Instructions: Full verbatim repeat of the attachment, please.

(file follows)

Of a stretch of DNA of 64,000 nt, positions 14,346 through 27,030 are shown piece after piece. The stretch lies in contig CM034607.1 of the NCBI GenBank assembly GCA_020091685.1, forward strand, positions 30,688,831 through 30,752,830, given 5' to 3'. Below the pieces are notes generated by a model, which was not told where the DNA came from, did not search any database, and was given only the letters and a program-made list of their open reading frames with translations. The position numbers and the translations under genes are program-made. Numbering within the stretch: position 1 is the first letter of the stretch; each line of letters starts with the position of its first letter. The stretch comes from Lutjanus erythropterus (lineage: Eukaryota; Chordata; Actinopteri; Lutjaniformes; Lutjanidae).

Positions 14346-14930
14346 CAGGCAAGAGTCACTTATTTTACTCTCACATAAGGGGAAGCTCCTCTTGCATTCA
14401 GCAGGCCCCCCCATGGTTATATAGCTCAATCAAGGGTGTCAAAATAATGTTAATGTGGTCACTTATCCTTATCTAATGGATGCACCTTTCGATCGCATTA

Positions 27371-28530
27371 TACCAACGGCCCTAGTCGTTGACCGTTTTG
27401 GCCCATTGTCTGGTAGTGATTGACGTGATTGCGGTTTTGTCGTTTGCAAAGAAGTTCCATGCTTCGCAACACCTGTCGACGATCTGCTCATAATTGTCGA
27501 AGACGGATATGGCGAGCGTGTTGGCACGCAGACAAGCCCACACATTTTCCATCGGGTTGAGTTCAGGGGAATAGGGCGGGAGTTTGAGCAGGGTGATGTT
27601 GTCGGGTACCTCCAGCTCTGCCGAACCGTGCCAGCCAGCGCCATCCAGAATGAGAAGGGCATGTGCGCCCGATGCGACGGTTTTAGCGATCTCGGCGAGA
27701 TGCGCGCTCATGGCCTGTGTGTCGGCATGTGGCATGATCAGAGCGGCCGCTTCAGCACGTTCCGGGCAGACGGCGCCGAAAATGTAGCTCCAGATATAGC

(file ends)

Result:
Of a stretch of DNA of 64,000 nt, positions 14,346 through 27,030 are shown piece after piece. The stretch lies in contig CM034607.1 of the NCBI GenBank assembly GCA_020091685.1, forward strand, positions 30,688,831 through 30,752,830, given 5' to 3'. Below the pieces are notes generated by a model, which was not told where the DNA came from, did not search any database, and was given only the letters and a program-made list of their open reading frames with translations. The position numbers and the translations under genes are program-made. Numbering within the stretch: position 1 is the first letter of the stretch; each line of letters starts with the position of its first letter. The stretch comes from Lutjanus erythropterus (lineage: Eukaryota; Chordata; Actinopteri; Lutjaniformes; Lutjanidae).

Positions 14346-14930
14346 CAGGCAAGAGTCACTTATTTTACTCTCACATAAGGGGAAGCTCCTCTTGCATTCA
14401 GCAGGCCCCCCCATGGTTATATAGCTCAATCAAGGGTGTCAAAATAATGTTAATGTGGTCACTTATCCTTATCTAATGGATGCACCTTTCGATCGCATTA

Positions 27371-28530
27371 TACCAACGGCCCTAGTCGTTGACCGTTTTG
27401 GCCCATTGTCTGGTAGTGATTGACGTGATTGCGGTTTTGTCGTTTGCAAAGAAGTTCCATGCTTCGCAACACCTGTCGACGATCTGCTCATAATTGTCGA
27501 AGACGGATATGGCGAGCGTGTTGGCACGCAGACAAGCCCACACATTTTCCATCGGGTTGAGTTCAGGGGAATAGGGCGGGAGTTTGAGCAGGGTGATGTT
27601 GTCGGGTACCTCCAGCTCTGCCGAACCGTGCCAGCCAGCGCCATCCAGAATGAGAAGGGCATGTGCGCCCGATGCGACGGTTTTAGCGATCTCGGCGAGA
27701 TGCGCGCTCATGGCCTGTGTGTCGGCATGTGGCATGATCAGAGCGGCCGCTTCAGCACGTTCCGGGCAGACGGCGCCGAAAATGTAGCTCCAGATATAGC